A former Denton High School teacher accused of possessing child pornography has faced allegations of inappropriate activity with students dating back more than 10 years, according to records obtained by the Denton Record-Chronicle.
Documents obtained through an open-records request show that the White Settlement school district in Tarrant County notified the State Board for Educator Certification about complaints that Greg Bogomol allegedly was involved in “teacher-student sexual harassment” in 2003. He was a teacher in intermediate school at the time.
Bogomol, 38, resigned his job as a journalism teacher on May 8 from the Denton school district. Federal agents arrested him on May 16 on a criminal charge of possessing child pornography. At a detention hearing on May 21, a U.S. magistrate deemed him a danger to the community and ordered he remain in custody until further notice.
Bogomol is accused of possessing nude photos of a 15-year-old Louisiana boy. The investigation shows he obtained them from the boy by posing as a young female named “Crystal Williams.”
Several other images of minors engaged in sexual activity were retrieved from Bogomol’s cellular phone by way of a search warrant, according to federal investigators.
Cody Cofer, Bogomol’s attorney, did not return phone messages Wednesday regarding his client’s case.
Records show that former White Settlement Superintendent Susan Simpson-Laskoskie wrote a letter to state education investigators on July 7, 2003, saying “Bogomol was notified that the superintendent intended to recommend that the Board of Trustees propose termination of his 2003-2004 term contract” following allegations of teacher-student sexual harassment.
Simpson-Laskoskie’s letter indicates that the White Settlement school district notified Bogomol’s attorney that it intended to notify state education officials that he had resigned after the allegations of sexual misconduct surfaced. Bogomol worked for the White Settlement district from 2000 to 2003.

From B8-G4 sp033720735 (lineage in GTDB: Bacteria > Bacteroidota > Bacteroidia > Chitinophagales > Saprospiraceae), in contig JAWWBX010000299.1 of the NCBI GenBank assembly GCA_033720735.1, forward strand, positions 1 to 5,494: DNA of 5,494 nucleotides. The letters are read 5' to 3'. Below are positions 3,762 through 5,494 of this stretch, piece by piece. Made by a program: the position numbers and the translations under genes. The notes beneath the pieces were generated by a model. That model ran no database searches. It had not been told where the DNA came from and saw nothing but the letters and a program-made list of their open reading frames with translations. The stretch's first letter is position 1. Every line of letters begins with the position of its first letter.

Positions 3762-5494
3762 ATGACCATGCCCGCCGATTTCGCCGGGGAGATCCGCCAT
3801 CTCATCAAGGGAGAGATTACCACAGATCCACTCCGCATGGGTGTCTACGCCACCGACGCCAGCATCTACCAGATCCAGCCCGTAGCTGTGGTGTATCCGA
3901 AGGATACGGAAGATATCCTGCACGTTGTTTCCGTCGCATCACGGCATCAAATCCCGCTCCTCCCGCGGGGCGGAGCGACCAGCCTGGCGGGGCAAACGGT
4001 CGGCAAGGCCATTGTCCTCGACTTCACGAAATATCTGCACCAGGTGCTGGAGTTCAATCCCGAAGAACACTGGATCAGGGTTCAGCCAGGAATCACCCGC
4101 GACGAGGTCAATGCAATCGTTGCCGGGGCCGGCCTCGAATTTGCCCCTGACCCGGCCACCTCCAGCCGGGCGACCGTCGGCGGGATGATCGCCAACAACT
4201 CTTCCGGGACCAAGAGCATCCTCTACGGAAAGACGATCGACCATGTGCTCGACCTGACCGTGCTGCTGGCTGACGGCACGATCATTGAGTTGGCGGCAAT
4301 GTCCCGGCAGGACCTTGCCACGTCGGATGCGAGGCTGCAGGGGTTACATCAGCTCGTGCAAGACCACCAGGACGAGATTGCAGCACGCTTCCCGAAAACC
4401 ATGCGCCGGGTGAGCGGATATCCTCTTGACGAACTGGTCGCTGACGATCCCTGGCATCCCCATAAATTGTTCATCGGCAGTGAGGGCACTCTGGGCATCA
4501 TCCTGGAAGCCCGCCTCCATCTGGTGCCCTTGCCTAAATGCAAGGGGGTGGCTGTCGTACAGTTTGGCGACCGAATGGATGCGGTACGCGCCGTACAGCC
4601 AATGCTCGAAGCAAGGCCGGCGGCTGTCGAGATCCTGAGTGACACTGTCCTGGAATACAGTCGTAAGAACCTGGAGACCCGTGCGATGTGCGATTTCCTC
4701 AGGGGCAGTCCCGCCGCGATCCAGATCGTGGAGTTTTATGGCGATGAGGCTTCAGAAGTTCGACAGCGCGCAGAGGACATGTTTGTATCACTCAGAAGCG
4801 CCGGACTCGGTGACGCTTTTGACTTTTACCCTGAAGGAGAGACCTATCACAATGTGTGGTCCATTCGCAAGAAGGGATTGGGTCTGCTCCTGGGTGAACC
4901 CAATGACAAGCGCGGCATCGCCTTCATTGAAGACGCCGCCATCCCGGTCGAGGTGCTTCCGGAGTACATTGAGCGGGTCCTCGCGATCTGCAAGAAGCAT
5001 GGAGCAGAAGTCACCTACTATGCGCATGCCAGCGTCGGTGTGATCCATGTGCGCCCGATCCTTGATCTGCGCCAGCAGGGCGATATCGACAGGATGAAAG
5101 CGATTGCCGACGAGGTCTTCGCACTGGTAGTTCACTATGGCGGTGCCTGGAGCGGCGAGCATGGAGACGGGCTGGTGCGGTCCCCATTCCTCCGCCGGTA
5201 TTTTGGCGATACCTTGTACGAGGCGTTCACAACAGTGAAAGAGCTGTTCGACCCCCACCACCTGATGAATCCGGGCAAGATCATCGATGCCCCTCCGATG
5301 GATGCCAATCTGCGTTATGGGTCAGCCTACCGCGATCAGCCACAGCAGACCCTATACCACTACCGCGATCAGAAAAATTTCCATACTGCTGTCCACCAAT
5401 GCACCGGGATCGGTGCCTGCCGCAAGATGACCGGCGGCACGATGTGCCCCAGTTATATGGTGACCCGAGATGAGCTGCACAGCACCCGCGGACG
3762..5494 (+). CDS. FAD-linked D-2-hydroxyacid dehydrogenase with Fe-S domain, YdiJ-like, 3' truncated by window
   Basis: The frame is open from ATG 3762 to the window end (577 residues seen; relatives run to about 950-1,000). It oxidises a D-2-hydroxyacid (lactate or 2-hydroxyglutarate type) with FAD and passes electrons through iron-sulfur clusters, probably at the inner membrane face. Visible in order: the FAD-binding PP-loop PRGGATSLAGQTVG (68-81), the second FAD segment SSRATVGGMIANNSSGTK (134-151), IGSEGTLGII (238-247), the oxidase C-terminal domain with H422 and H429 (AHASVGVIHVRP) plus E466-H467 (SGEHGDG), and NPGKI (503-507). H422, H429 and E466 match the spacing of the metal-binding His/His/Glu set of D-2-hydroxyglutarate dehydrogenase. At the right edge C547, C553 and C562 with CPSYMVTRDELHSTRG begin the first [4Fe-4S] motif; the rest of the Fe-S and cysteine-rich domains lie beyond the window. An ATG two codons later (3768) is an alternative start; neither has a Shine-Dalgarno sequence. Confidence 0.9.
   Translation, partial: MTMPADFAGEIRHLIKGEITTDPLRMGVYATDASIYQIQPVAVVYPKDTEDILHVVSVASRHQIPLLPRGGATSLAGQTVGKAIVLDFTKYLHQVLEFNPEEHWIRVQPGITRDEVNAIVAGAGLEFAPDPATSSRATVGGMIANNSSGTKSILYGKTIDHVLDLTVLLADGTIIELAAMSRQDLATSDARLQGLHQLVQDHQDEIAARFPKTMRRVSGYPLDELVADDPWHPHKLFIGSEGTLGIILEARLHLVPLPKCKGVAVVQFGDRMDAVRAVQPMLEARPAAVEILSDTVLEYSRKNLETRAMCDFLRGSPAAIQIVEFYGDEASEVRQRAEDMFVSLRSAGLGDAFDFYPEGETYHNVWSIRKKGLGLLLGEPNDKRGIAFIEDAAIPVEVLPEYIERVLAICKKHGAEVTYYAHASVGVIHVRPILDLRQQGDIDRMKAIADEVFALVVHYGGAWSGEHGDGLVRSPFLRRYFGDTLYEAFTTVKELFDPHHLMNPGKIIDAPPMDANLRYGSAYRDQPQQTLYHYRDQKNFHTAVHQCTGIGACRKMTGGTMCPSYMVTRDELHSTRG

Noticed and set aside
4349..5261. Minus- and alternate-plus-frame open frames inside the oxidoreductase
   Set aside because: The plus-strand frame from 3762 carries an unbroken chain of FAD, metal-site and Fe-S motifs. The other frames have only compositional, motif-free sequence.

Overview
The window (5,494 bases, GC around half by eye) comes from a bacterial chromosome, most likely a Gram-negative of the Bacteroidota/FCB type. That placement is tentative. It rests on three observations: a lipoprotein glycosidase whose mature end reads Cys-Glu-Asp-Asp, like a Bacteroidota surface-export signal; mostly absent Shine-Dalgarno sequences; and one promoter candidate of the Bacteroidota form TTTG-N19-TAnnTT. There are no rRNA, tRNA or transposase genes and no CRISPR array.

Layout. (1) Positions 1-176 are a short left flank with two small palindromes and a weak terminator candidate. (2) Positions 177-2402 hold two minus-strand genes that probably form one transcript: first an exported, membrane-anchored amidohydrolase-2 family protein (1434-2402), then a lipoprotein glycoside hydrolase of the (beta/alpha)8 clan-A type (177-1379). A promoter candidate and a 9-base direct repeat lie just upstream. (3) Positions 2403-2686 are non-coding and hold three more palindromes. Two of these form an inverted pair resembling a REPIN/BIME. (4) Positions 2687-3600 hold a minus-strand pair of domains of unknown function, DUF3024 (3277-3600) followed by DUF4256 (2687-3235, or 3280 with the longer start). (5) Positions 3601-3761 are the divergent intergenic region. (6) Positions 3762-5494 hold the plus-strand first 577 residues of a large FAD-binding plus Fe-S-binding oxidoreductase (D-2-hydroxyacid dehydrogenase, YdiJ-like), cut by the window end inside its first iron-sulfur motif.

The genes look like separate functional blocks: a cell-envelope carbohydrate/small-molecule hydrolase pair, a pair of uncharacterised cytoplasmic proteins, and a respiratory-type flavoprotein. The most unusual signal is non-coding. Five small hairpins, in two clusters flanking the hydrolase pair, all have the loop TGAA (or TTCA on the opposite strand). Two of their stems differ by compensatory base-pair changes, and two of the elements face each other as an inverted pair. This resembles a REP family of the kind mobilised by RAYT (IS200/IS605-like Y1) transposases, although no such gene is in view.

The Texas Education Agency oversees educator certification in conjunction with the State Board for Educator Certification.
DeEtta Culbertson, a TEA spokeswoman, declined to comment on any complaints that may have been filed against Bogomol. TEA suspends its own investigation of educators when a teacher is involved in a criminal case, she said.
“If there is a criminal case ongoing at the same time, then we will pend our investigation until the criminal proceedings have been completed,” Culbertson said. “Once the criminal proceedings are completed, we continue with our investigation.”
As of Wednesday, the State Board for Educator Certification website listed seven teaching certificates held by Bogomol and described them as “valid” through 2019. The site noted that Bogomol “is currently under review by the SBEC Professional Discipline Unit.” The certifications remain valid because “no formal determination has been made,” the website said.
According to state records, Bogomol began his teaching career in Texas in 2000 with an emergency educator permit for elementary physical education. In 2002, he received an elementary teaching certificate and later several other certifications, some of which have expired.
Records show Bogomol has worked in five Dallas-Fort Worth area school districts since 2000-01 — White Settlement, Arlington, Castleberry, Eagle Mountain-Saginaw and Denton.